Senator Hilary Clinton made it clear she’s in the race for the Democratic presidential nomination until the end … which is all of three more weeks. What a non-shocking bit of news. Of course she is. If she can raise the money (and at one point her victory speech in West Virginia tonight was beginning to sound like a telethon — I half expected Jerry Lewis to come on stage).
The fact that she won’t win the nomination is not the issue. She makes history every day she remains in the race. Every primary she enters is further in the nominating process than any woman has gone before. Add to that her pride in being a person who never quits and there’s no way she can withdraw. Unless she has to.
And the only reason she would have to is if she runs out of money. Some talking head said her campaign costs about $1 million a day. Another said the campaign owes staff, vendors and lenders about $20 million (Senator Clinton has lent the campaign roughly $10 million so far). I’m sure she can cut her expenses some, but still, that’s a lot of cash.
Fortunately, she’ll get some from her supporters. They’re ardent and the Alamo mentality is kicking in. They’ll want to fight to the end so expect a few million to show up in her coffers this week. Plus, she can lend her campaign a few more wheelbarrows of cash. Senator Barack Obama, once he’s the nominee, will help her retire her debt. And, worse comes to worse, she can write another book or husband Bill can give a few more speeches in Japan or the Middle East.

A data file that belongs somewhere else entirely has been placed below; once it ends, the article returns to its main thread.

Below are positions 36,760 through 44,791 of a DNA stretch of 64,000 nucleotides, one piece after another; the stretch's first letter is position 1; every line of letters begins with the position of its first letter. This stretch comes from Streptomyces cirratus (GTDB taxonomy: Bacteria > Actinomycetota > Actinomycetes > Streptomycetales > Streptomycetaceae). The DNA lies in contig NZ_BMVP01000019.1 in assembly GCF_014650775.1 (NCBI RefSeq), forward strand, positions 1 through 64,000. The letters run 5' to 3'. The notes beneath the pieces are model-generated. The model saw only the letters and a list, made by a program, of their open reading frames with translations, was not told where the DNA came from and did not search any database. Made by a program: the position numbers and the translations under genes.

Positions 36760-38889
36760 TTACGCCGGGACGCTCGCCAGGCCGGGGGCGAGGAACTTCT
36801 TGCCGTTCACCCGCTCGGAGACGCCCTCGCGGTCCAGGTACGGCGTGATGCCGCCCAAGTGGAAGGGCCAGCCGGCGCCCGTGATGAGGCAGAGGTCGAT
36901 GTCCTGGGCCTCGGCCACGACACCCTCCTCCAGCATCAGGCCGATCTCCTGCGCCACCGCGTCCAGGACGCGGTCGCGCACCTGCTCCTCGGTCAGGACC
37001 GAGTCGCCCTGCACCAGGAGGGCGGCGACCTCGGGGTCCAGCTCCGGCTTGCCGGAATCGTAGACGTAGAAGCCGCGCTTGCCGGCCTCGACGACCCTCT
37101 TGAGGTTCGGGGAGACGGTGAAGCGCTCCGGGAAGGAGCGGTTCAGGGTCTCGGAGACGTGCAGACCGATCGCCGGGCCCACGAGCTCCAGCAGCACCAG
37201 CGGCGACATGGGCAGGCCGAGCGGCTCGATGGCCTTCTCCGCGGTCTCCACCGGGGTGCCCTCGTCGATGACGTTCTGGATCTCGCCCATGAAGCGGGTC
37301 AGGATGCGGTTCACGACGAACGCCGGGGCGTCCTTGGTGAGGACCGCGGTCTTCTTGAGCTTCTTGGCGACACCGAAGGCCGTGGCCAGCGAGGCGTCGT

What will be interesting to watch over the next three weeks is how Senator Clinton behaves and what she says. Ideally she’ll focus her attacks on the presumptive GOP nominee, Senator John McCain. She’ll of course emphasize her own strengths, but she should refrain from giving Republicans any more ammunition than she already has.
And then there’s Michigan and Florida. Senator Clinton wants to forgive those states for breaking the Democratic National Committee’s rules. She wants their delegates seated as the vote stands. This is, of course, ridiculous. Why would the DNC forgive state parties that willfully and knowingly break the rules? What message does that give to the other states? What would happen in 2012 or 2016 if the Democratic Party says “never mind” in 2008?
Besides, holding out for all their delegates makes Senator Clinton look silly — or worse. She acquiesced to the party decision before the vote. It’s insulting to voters to think that she now finds the situation a violation of civil rights. Politicians tend to be self-serving, but Senator Clinton is in danger of taking the concept to new heights. Her credibility is at stake. She needs to spend the days leading up to the DNC rules committee meeting on Michigan and Florida focusing on her legacy, not reminding people that her principles are so fluid.
Senator Clinton has moved beyond being a candidate. She’s a cause now, both in her own mind and those of her strongest supporters. You don’t end a cause three weeks before the end. Hopefully, you don’t do damage to your legacy with just three weeks to go either.